Posted in after the diagnosis, coping with chronic illness, coping with life threatening illness, living with chronic illness, Living with Illness

Back on Track

We are definitely creatures of habit.  Habit gets a bad rap, especially when the habit isn’t good for us physically, emotionally, or spiritually, but they do make life predictable.  Unfortunately, when facing a chronic or life-threatening illness predictability goes out the window and your actions have to count toward health and healing.  Here’s the dilemma.  We all have those moments when something we do routinely gets derailed and getting back on track can be challenge in and of itself.

I’m back from a week away (I was at school) and got out of my daily routine.  I’m back, and as I got ready to sit down at the computer it felt odd, almost uncomfortable because my pattern had been broken.  It doesn’t take long to get derailed.  I was only gone 8 days and I still blogged while away, but the momentum I usually have is different.  It’s feeling a bit more forced this morning.

Why is this important?  Because if your treatment regimen calls for a certain routine and it gets disrupted how will we heal?  One example is for those in cardiac rehab, exercising daily and eating healthy would be important routines for wellness.  Go on a trip where there is no gym, and you’re left to your own devices like the bed that wants you to sleep a bit longer.  If you’re lucky enough to have someone cooking for you then that’s one burden you don’t have face.  The retreat center was extremely accommodating.  They served up various incarnations of the meals depending on individual’s dietary restrictions…but that’s not always the case.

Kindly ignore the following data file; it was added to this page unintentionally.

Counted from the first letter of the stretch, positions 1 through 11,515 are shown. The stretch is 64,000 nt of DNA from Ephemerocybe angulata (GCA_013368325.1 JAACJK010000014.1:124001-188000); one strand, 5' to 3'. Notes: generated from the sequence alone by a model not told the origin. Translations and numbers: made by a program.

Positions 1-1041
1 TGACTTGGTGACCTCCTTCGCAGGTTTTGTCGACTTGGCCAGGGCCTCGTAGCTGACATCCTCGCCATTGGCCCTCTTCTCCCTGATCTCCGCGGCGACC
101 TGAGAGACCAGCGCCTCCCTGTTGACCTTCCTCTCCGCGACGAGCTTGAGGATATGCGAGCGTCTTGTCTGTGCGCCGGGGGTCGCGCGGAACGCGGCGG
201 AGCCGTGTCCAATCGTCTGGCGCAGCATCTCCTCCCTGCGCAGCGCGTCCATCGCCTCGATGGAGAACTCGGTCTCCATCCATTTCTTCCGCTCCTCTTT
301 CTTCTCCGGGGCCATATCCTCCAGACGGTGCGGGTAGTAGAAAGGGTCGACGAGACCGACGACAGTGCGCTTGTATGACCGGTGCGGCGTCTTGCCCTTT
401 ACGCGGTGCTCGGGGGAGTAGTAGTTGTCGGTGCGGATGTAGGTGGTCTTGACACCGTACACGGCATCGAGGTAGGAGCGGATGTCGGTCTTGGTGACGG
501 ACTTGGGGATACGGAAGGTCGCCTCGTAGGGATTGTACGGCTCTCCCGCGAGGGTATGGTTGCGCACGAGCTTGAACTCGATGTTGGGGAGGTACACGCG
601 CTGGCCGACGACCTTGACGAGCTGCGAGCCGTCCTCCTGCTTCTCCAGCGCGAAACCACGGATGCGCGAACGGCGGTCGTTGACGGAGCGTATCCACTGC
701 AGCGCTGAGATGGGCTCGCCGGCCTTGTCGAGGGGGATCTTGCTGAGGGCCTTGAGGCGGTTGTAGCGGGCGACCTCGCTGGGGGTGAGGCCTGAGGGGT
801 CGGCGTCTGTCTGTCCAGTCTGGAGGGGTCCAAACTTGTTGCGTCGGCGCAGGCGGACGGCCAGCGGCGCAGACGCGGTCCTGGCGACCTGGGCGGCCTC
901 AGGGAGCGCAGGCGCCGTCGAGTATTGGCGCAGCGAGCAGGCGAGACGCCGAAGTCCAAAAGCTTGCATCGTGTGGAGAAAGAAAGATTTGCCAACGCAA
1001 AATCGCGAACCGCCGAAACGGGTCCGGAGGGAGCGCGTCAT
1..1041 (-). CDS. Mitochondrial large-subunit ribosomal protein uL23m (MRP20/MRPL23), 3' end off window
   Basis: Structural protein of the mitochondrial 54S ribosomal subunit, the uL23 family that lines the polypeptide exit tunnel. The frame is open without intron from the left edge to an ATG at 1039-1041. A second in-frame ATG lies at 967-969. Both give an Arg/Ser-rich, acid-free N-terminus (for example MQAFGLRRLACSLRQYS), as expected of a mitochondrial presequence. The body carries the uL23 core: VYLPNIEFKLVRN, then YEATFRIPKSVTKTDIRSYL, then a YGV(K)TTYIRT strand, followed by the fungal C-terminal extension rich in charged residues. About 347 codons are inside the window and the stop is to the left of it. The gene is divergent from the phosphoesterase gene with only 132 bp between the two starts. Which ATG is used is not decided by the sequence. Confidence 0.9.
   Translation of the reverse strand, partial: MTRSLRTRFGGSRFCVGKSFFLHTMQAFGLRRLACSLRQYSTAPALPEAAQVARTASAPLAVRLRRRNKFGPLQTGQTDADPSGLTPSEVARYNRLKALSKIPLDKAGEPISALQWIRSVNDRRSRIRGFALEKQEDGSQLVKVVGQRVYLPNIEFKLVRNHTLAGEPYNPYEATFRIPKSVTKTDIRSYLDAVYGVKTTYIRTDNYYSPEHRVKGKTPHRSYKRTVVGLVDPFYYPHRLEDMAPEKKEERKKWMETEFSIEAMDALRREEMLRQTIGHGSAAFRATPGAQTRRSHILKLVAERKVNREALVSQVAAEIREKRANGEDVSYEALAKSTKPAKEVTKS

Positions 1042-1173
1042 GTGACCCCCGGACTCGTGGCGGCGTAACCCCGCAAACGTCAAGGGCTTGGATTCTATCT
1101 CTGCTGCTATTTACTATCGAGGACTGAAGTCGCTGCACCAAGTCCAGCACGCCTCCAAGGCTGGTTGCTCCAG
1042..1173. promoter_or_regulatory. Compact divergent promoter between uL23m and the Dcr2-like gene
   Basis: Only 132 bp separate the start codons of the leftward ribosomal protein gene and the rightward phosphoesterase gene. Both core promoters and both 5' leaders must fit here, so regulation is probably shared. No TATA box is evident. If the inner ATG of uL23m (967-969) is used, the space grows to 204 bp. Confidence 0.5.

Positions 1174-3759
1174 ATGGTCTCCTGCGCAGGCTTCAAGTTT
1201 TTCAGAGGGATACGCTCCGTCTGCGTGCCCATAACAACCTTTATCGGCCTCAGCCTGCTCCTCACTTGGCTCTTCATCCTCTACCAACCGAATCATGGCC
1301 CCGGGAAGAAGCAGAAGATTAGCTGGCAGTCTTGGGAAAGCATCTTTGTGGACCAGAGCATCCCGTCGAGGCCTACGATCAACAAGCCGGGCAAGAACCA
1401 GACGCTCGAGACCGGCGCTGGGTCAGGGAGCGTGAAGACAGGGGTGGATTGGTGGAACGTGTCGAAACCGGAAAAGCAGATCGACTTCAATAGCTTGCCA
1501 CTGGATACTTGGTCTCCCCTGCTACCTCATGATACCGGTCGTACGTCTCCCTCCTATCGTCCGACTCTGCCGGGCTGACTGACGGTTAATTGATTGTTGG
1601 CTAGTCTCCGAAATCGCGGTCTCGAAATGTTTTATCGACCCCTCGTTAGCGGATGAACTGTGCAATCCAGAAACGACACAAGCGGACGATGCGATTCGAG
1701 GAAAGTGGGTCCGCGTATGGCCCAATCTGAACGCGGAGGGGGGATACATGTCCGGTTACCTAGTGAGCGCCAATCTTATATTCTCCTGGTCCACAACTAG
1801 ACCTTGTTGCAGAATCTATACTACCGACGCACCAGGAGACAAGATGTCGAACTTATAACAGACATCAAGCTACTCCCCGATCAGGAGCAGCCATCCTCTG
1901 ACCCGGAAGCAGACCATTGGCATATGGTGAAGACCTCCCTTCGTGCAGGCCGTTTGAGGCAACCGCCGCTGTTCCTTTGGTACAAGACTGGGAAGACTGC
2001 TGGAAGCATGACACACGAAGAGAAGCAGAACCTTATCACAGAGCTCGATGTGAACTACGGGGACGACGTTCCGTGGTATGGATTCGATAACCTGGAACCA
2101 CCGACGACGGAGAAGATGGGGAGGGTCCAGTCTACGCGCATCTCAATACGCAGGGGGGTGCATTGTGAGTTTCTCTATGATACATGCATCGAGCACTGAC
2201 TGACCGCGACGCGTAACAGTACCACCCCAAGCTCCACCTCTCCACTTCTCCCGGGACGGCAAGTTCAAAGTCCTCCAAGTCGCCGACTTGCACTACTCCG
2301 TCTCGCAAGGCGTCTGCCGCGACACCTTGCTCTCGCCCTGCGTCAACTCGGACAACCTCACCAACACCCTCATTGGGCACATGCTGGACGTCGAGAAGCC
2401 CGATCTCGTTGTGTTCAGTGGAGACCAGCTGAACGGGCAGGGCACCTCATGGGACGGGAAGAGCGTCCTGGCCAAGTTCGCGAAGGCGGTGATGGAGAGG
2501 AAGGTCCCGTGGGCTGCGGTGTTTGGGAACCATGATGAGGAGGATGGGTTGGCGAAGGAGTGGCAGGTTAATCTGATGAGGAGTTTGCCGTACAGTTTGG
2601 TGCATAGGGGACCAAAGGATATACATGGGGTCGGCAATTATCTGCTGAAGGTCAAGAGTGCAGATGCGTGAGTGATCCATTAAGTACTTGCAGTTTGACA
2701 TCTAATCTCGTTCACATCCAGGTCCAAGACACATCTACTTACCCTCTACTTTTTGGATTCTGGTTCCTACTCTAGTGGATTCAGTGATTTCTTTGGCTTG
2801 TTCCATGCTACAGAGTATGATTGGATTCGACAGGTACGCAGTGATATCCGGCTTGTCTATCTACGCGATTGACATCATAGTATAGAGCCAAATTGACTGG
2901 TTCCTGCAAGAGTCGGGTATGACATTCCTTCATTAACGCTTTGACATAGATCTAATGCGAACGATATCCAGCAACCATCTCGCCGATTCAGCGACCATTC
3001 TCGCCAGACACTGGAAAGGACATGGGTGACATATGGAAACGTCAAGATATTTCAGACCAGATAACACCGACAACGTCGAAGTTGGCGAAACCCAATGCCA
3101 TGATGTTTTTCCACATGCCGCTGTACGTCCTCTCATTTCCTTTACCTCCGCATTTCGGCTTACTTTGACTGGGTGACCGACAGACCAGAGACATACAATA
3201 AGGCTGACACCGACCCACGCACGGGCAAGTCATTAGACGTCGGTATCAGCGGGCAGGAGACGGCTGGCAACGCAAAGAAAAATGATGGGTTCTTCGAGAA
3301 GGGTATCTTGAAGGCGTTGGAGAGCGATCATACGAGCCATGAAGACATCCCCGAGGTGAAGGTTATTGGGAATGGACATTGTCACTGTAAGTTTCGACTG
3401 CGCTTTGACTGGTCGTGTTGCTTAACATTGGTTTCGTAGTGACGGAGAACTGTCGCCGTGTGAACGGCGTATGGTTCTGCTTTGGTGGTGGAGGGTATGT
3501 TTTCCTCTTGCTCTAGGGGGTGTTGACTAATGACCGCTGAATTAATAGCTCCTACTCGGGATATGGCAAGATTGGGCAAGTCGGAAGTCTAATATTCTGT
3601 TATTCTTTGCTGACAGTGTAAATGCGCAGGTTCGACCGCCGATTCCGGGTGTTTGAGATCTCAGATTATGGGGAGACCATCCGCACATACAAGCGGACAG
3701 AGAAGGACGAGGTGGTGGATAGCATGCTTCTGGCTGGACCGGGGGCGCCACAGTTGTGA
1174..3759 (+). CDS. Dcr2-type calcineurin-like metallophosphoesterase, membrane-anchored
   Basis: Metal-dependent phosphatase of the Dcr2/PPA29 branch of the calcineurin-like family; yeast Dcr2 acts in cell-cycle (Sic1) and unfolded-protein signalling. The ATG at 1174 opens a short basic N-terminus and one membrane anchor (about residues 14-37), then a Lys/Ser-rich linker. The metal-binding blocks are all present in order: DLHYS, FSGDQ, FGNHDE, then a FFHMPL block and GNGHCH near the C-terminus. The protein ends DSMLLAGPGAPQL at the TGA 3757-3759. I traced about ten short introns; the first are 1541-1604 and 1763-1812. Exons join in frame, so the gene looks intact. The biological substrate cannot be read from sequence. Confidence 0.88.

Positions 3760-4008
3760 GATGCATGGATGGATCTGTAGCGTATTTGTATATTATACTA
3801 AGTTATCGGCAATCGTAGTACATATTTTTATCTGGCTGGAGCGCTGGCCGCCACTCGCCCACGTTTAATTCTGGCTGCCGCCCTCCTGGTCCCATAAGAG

It would be fabulous to believe that our health would be the motivation to get back on track upon our return, but that’s idealistic.  There is a re-entry phase that we all go through and the question is how to regain the focus and concentration before the break.

A key component is to remember, first and foremost, why you’re engaged in the habit or practice.  Getting in touch with your desire for health and healing is a strong catalyst for getting back on track.  Understanding that you may need a couple of days to turn up the volume means you’re being compassionate with yourself and that goes a long way in health and healing.  If you need external motivation, just remember the doctor is going to be asking you to do lab work and have an exam where you may have to confess your transgressions, so getting on track alleviates that stress.

We all know how important our health and healing habits are, but life is what it is…unpredictable and ever-changing.  I’d love to hear how you get back on track.  Let us all know so we can all continue the journey to wellness.


I've lived my life in service to others. I'm focused on mental health and how it impacts our relationships, culture, and society. Through creative expression and narrative I believe we can impact change.

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